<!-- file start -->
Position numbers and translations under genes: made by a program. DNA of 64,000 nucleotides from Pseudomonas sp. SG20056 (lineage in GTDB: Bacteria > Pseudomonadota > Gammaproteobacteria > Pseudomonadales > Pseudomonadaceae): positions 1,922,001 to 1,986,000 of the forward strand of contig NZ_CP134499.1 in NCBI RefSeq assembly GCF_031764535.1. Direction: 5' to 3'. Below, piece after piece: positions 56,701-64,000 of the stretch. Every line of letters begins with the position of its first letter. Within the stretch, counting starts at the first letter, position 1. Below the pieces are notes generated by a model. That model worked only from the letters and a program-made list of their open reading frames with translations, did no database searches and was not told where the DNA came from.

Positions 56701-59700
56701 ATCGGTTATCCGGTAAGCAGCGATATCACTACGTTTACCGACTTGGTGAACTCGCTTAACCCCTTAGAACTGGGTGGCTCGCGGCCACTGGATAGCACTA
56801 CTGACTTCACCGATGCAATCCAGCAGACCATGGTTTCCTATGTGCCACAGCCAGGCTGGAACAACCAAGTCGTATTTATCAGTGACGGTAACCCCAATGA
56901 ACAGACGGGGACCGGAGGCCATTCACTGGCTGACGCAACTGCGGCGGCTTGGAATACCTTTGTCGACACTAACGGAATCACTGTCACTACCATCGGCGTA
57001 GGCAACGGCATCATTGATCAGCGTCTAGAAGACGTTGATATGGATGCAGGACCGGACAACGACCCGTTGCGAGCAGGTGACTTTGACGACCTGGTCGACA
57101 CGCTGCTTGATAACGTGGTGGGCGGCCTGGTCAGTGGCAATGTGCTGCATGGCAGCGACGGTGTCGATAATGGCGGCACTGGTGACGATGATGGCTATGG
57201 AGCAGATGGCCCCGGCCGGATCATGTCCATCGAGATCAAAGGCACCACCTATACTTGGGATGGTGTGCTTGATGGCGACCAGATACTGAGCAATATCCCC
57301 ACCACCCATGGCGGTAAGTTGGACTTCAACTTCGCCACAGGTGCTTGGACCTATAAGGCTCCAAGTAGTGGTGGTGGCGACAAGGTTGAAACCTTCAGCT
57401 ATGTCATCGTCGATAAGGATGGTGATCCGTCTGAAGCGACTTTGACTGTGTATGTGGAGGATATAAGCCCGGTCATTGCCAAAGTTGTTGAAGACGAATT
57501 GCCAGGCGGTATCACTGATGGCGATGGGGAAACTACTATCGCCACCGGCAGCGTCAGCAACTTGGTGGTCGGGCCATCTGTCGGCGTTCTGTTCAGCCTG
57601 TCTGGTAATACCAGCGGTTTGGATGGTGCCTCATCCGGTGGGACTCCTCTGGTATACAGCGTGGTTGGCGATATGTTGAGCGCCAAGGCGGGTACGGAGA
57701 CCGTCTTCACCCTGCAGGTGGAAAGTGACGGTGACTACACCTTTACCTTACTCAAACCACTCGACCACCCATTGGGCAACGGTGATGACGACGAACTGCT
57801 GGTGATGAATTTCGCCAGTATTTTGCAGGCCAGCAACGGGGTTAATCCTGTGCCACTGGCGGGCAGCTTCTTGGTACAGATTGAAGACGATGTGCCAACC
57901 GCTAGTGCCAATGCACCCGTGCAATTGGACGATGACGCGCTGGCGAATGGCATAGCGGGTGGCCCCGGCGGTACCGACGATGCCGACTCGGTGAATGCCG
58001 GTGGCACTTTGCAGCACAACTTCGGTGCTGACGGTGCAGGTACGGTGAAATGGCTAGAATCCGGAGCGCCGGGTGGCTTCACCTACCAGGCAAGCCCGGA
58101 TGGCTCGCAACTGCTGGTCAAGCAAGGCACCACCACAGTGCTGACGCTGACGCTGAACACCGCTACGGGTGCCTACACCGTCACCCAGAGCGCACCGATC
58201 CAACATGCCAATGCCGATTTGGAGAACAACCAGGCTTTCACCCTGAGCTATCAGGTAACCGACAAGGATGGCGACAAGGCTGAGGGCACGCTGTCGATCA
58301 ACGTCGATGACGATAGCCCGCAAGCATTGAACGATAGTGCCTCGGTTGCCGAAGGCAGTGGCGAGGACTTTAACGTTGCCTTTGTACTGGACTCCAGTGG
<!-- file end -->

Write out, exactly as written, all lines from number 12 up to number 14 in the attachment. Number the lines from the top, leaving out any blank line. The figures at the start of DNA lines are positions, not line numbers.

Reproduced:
57601 TCTGGTAATACCAGCGGTTTGGATGGTGCCTCATCCGGTGGGACTCCTCTGGTATACAGCGTGGTTGGCGATATGTTGAGCGCCAAGGCGGGTACGGAGA
57701 CCGTCTTCACCCTGCAGGTGGAAAGTGACGGTGACTACACCTTTACCTTACTCAAACCACTCGACCACCCATTGGGCAACGGTGATGACGACGAACTGCT
57801 GGTGATGAATTTCGCCAGTATTTTGCAGGCCAGCAACGGGGTTAATCCTGTGCCACTGGCGGGCAGCTTCTTGGTACAGATTGAAGACGATGTGCCAACC